In all honesty, nobody is observing any social distancing requirements at the car plant. We were given two masks to use over two weeks. But they are, to put it bluntly, disgraceful. They're sewn from poor quality gauze with rough cords. They get into your eyes and don't fasten properly over your ears. It's a complete sham. Some bought decent masks for themselves, either for 150 rubles from a shop or had them specially sewn to order. The memo which was distributed with the pair of masks advised us that they were to be used for two weeks, washed every day, and each one disposed after a week's use.
It's impossible to self-isolate on a production line. When the shift begins, the metal press operators gather together in a group to receive their tasks and then disperse. It's the same with the drivers and crane operators. To get to the production line, you need to go from the changing rooms through a tunnel. They've drawn markings and lines on the floor as a way to get people to stay at a distance from each other, but who pays any attention to them? Tired people hurry home after their shifts, they rush to change their overalls on the bus home, because it runs on a tight schedule. If you're late, you have to take a taxi, there's no other option. And on the bus it's the same: there's a sign hanging up which says "keep a distance of one and a half metres." But how? There are two seats. Either somebody sits next to me or near me. Nobody will stand on the bus if there are empty seats.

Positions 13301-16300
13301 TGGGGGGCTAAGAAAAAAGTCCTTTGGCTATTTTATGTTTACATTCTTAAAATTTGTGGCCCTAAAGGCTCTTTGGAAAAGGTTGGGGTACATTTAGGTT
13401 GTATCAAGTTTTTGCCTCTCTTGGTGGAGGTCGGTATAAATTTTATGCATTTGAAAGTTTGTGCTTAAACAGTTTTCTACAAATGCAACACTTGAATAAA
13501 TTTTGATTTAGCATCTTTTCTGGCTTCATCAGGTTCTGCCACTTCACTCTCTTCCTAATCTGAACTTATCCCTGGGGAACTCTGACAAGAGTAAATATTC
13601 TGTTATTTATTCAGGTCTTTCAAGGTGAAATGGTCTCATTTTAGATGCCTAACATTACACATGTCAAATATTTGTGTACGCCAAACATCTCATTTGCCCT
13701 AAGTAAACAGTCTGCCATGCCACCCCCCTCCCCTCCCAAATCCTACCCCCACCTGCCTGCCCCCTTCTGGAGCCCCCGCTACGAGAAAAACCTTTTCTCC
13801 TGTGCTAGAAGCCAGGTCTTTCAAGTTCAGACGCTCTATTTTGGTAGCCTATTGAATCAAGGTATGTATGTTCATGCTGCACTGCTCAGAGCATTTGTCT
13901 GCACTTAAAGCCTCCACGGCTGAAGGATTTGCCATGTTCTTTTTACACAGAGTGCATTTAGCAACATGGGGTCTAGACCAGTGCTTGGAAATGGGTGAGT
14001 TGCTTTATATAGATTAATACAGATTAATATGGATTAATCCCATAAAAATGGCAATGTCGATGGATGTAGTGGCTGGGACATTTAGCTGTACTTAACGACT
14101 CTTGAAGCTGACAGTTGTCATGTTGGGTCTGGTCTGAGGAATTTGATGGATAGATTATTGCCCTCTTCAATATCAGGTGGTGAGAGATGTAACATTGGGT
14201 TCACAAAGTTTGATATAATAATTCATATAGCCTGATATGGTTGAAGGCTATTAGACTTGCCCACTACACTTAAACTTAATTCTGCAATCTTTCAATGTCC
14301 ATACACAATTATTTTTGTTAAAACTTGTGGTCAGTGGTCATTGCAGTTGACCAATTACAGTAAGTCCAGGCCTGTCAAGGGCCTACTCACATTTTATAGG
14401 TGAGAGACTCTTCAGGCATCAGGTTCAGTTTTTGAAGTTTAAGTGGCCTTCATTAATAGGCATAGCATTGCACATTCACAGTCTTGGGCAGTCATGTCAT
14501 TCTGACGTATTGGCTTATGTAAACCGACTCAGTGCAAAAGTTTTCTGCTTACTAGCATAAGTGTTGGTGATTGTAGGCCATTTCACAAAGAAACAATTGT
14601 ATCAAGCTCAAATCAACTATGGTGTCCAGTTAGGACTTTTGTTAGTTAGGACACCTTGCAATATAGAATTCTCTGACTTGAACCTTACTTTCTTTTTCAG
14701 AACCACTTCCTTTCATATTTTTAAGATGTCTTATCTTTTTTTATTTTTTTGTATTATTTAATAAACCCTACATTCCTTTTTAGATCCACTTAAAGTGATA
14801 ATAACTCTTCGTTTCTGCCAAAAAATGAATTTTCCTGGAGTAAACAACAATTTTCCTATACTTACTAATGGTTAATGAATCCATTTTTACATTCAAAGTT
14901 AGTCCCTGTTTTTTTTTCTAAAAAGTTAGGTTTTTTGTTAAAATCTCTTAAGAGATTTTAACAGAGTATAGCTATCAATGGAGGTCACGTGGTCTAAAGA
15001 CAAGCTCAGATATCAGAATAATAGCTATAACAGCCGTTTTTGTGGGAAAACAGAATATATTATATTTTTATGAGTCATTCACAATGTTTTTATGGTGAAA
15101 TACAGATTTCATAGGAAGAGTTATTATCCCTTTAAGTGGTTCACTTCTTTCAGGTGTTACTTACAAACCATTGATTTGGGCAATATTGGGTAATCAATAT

Stepan Velichko*, production controller, 45 years old
The virus was bought to us by people who lived and worked in Moscow and returned home. After all, Moscow and St Petersburg are on all the tourist trails. I have relatives in St Petersburg; I wanted to fly out there to visit them for the May holidays, but it wasn't to be. Just imagine, if we've been sitting in quarantine here for two weeks, they're already onto their second month!
The chassis workshop at the plant has been disbanded until mid-May. Two sick people were discovered there. I can't speak for the accuracy of this information, but as far as I'm aware, the guy was infected by his son, who flew in from abroad. He first touched down in Moscow, and flew from there to Samara. The should have checked him on arrival at Kurumoch (Samara's international airport — ed.), because he had returned from abroad. But they didn't, because he had flew in with a layover in Moscow. His father had worked in the factory for two days before it was discovered that he was infected. Everybody who interacted with him was quarantined; the whole crew had to go into self-isolation.
As for anti-virus measures at our factory... well, they're trying, but sometimes things get absurd. Today, for example, I had a conversation with the head of security. It was all because I posted a photo of myself in a mask on VKontakte and wrote a joke beneath it. My post was reposted by others in Tolyatti, and eventually the factory management got wind of it. But why should I be blamed if others reposted it without my knowledge? That's what I told them. They were outraged by the fact that I was disregarding their concern for workers: they give us masks, and here I am joking about rthem and not wearing them — breaking the rules, so to speak. But aren't I wearing a mask in the photograph? It would probably be better if they took note of their own employees who walk around the plant without a mask and photograph the rule-breakers. Then again, only television companies are officially allowed to take photos at the factory.